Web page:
Whilst independent third-party assurance of the effectiveness declaration is not required, another key question, to be decided by market practice, is the extent to which boards will seek third party assurance and the ability of assurance providers to provide such assurance. It may not be possible, at least initially, to obtain external assurance for all aspects of internal controls.

The FRC intends to host a webinar on 23 January 2024 to provide insights on its approach to the Code’s consultation and the key areas where the Code has been updated, as well as a deep dive into the internal controls section of the Code on 30 January 2024.

Our view

We are optimistic of the direction of travel. There has been a general pause in overlaying new governance requirements (although, at a future date, we will need to simplify and remove duplication in the existing laws and regulations), and there is to be a more fundamental review of how stewardship operates in the UK. The Government and the regulators are responding to industry concerns and, whilst there are differences of opinion, these are in the open and are being debated. A note of caution – we need to remain clear as to responsibility and accountability, and should not lose sight of these in our drive to make the UK more competitive. Monitoring and enforcement of the Code (and of other laws) is part of the debate.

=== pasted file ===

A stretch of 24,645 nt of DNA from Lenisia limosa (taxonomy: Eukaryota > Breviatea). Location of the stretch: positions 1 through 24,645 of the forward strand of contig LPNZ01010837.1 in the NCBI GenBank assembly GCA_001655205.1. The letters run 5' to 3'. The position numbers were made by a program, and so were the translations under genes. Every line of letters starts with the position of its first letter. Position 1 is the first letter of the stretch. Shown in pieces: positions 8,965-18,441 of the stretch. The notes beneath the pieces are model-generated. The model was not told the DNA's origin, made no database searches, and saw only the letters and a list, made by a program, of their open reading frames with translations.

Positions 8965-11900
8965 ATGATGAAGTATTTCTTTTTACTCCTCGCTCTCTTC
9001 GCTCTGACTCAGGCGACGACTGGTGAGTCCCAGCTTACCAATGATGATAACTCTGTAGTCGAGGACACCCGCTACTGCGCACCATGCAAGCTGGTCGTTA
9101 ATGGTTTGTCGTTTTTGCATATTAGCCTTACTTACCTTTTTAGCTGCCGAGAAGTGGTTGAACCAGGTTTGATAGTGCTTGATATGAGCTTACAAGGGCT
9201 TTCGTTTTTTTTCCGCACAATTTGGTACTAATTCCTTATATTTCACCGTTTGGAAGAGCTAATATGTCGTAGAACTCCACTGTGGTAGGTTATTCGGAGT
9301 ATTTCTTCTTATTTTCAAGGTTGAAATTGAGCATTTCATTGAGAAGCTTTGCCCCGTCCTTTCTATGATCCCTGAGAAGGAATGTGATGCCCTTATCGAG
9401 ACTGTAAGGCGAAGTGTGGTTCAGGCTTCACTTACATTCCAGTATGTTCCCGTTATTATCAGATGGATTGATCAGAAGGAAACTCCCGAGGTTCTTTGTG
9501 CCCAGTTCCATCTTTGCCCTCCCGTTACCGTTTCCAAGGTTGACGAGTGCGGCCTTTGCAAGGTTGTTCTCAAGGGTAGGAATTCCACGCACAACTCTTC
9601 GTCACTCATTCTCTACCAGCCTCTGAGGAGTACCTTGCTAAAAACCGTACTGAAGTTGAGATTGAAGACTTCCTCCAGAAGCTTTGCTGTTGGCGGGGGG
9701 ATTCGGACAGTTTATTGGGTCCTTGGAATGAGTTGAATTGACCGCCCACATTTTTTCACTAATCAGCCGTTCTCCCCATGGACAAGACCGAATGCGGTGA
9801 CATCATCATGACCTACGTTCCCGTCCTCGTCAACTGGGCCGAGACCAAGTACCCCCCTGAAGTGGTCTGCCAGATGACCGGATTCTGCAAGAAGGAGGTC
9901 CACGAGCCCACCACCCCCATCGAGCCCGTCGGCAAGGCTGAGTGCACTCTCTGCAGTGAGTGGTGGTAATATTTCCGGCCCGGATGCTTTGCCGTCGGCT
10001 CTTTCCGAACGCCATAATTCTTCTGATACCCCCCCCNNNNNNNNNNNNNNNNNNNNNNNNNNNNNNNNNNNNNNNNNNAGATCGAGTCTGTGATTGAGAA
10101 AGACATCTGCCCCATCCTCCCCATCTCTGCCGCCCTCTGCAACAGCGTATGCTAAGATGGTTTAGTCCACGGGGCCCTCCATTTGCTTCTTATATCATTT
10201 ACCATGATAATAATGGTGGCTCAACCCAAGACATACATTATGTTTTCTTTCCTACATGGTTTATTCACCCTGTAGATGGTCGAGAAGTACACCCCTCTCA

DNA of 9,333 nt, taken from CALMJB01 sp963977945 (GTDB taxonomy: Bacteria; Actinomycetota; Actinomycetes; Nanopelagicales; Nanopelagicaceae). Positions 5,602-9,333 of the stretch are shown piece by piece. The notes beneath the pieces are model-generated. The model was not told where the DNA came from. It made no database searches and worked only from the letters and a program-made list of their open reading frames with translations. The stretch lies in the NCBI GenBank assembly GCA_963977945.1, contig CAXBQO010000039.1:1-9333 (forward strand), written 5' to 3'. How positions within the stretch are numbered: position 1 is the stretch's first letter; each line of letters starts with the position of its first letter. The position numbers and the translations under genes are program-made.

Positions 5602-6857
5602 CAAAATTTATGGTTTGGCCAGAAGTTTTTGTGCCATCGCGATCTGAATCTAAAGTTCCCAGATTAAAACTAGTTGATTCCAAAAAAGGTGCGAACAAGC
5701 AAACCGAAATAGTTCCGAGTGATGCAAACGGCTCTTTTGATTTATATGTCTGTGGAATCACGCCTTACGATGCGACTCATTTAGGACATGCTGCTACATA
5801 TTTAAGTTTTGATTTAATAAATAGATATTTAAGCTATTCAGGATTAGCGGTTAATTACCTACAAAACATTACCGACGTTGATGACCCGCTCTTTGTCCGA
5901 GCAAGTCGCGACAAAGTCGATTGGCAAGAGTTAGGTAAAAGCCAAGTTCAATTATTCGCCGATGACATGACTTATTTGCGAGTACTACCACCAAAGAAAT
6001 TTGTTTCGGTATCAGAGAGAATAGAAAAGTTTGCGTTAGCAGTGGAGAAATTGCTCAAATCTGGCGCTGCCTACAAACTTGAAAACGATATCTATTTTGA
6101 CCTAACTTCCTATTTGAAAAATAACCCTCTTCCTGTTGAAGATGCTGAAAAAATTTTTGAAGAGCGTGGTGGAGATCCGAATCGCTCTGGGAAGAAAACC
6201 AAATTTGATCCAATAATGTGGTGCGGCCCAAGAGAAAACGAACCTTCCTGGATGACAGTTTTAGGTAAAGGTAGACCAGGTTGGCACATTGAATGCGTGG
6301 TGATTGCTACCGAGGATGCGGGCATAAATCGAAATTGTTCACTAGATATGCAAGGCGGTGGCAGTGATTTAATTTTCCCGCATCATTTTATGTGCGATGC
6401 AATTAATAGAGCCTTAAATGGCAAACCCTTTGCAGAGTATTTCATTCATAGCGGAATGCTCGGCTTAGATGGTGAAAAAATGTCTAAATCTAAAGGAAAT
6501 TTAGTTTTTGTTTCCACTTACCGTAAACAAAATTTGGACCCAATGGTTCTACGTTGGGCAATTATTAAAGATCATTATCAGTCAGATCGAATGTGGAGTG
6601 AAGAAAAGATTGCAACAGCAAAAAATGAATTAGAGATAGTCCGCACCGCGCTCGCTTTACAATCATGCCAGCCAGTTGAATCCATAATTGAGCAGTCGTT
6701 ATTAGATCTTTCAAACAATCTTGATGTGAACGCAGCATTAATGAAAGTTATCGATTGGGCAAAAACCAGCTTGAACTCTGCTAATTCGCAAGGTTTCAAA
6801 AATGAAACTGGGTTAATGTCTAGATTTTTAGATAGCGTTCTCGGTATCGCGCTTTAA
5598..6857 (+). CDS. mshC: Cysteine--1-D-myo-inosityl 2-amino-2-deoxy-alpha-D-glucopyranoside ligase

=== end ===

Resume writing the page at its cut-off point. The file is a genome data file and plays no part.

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This content was originally published by Allen & Overy before the A&O Shearman merger